Germany condemns anti-Semitism & Israeli flag burning at pro-Palestinian rallies in Berlin (VIDEOS)
German authorities have strongly condemned the wave of anti-Israeli protests that have gripped Berlin for three consecutive days in response to Donald Trump’s move to recognize Jerusalem as Israel’s capital, saying anti-Semitism has no place in the country.
Israeli flags were once again burned during a pro-Palestinian demonstration Sunday, as more than 300 policemen watched a rally unfold in the Neukölln borough of Berlin under the slogan, “Jerusalem will always be the capital of Palestine.”
Some 2,500 people waved Palestinian flags and carried placards denouncing the US and Israel. Anti-Semitic calls were heard in Arabic and German as Israel’s Star of David flag was set alight. Burning a flag on its own does not constitute a criminal offense, unless it is attached to an embassy or public institution, police said. Officers detained eleven people from the vocal crowd before releasing them after writing up criminal complaints.
Sunday’s rally was Berlin’s third show of anger against Trump’s move since Friday. Two flags had been burned at the start of the weekend in an anti-Israel rally in front of the American Embassy on Pariser Platz, which drew around 1,500 people. The enraged crowd chanted “Death to the Jews!” and “Jews, remember Khaybar, the army of Muhammad is coming again!” According to legend, Khaybar was a Jewish-populated oasis in Saudi Arabia, which was attacked and conquered by Prophet Muhammed and his army.
The crowd also shouted ‘Allahu Akbar’ (Allah is great), and “in spirit and in blood we will redeem you.” In addition, several people dressed in Palestinian colors also waved Hamas flags, classified by the European Union and the United States as a terrorist group. Police said they arrested ten people Friday, citing 12 criminal charges.
Berlin’s Mayor Michael Müller condemned the racial manifestations Sunday, saying police would break up any rally that leads to crime. “Anyone who abuses our freedom of expression for anti-Semitism and racism and sows hatred by burning flags, cannot use the protection of the right to demonstrate,” said Müller. Anyone who “demonstrates peacefully and respectfully against political decisions will be able to exercise his good rights to demonstrations.”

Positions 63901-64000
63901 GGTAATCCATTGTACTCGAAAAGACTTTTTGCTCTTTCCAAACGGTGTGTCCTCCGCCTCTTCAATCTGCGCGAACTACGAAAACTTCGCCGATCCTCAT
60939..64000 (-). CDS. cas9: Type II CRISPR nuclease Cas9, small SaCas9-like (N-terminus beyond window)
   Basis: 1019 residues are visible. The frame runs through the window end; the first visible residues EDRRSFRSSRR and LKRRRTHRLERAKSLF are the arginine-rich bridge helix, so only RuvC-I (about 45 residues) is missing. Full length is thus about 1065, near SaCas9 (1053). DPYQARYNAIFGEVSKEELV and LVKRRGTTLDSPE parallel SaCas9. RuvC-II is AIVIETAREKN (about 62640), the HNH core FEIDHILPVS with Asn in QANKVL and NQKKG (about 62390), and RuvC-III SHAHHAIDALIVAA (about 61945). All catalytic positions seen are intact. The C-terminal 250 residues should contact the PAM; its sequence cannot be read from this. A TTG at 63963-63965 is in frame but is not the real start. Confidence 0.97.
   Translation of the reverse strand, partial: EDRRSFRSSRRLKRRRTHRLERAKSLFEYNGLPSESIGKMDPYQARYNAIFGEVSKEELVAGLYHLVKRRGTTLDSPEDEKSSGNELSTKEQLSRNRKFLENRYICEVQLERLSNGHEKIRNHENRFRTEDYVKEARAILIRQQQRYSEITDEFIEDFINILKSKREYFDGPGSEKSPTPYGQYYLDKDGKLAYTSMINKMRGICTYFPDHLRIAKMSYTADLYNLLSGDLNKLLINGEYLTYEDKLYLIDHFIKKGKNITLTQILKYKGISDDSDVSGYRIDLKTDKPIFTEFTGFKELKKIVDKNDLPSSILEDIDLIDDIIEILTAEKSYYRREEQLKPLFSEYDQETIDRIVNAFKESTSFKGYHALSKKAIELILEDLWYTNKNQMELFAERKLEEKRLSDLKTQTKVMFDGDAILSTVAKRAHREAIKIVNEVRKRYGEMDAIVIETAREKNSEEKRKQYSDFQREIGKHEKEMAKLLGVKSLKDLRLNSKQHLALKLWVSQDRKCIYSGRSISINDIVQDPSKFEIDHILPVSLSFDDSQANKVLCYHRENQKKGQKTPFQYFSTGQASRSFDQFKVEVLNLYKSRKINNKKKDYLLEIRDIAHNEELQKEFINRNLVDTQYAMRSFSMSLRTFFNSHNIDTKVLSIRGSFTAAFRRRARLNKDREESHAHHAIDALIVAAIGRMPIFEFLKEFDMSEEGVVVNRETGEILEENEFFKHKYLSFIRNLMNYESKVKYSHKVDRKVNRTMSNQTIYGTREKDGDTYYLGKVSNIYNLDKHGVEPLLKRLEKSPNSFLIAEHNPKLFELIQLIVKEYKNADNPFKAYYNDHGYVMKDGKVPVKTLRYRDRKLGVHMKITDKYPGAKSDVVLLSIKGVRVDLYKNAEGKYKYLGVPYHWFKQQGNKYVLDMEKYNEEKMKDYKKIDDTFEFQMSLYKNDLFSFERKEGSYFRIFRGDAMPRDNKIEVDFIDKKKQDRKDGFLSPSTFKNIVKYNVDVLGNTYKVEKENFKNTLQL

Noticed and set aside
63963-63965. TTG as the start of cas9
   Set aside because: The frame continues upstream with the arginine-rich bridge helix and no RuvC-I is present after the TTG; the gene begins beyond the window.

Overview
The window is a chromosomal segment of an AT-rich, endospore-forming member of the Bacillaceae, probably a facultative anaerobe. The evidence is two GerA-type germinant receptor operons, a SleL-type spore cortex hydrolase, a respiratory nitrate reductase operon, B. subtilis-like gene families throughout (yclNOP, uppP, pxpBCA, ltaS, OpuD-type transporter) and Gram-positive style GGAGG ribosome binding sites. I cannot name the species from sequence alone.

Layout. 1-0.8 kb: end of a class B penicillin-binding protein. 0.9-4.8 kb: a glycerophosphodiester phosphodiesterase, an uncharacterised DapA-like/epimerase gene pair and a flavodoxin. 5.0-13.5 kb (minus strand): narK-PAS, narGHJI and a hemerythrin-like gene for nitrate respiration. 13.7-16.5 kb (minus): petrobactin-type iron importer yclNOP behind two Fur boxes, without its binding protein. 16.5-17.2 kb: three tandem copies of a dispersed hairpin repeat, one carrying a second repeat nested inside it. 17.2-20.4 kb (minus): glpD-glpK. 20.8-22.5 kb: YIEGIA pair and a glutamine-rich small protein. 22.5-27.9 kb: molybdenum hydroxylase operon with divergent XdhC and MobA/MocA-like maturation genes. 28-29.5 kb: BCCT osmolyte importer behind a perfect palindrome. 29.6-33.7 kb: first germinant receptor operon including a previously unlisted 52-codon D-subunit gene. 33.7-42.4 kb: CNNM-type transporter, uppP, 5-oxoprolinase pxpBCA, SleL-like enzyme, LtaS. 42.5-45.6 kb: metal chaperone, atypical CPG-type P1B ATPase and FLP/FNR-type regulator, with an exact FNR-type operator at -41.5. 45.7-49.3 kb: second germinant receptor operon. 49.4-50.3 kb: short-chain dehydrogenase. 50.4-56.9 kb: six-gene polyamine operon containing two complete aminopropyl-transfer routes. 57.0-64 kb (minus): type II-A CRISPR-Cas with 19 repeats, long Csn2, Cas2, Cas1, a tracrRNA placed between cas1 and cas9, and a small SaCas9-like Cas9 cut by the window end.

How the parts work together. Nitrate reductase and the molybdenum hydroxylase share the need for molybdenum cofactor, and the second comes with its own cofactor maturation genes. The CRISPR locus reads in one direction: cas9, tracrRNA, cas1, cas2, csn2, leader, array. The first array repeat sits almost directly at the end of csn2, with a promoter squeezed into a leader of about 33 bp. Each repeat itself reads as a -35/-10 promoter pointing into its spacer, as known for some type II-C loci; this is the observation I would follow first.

The intensity on display at Berlin’s rallies was also condemned by the Jewish community and politicians across all political spectrums.
“When Israeli flags are burned in the heart of Berlin, it requires an unequivocal political response,” Deidre Berger, director of the American Jewish Committee's Berlin branch, was quoted as saying by I24 news. “The protests must be clearly condemned. We expect the Federal Government and the Berlin Senate to express themselves clearly.”
Interior Minister Thomas de Maizière (CDU) made clear that the burning of Israeli flags will not be tolerated in a country responsible for the Holocaust of over six million Jews under Nazi Germany.
“We do not accept when Jews or the State of Israel are insulted in this shameful way,” de Maizière told Bild. Germany, is, “in a very special way connected to the state of Israel and all the people of the Jewish faith.”
“Any form of anti-Semitism is an attack on all of us, anti-Semitism must never again have a place,” Justice Minister Heiko Maas (SPD) meanwhile told the newspaper.
Foreign Minister Sigmar Gabriel (SPD) said despite the understandable anger at the US decision to recognize Jerusalem as the capital of Israel, protesters had “no right or justification to incinerate Israeli flags, incite hatred of Jews or question Israel’s right to exist.” Whoever does this, “not only opposes Israel, but the constitutional order of our country,” he added.
“The Jewish faith [in Berlin] should feel at home here and safe. Germany has a special responsibility for Israel, and anti-Semitic hate propaganda will no longer be tolerated in Berlin,” said Alexander Graf Lambsdorff, of the Free Democratic Party (FDP).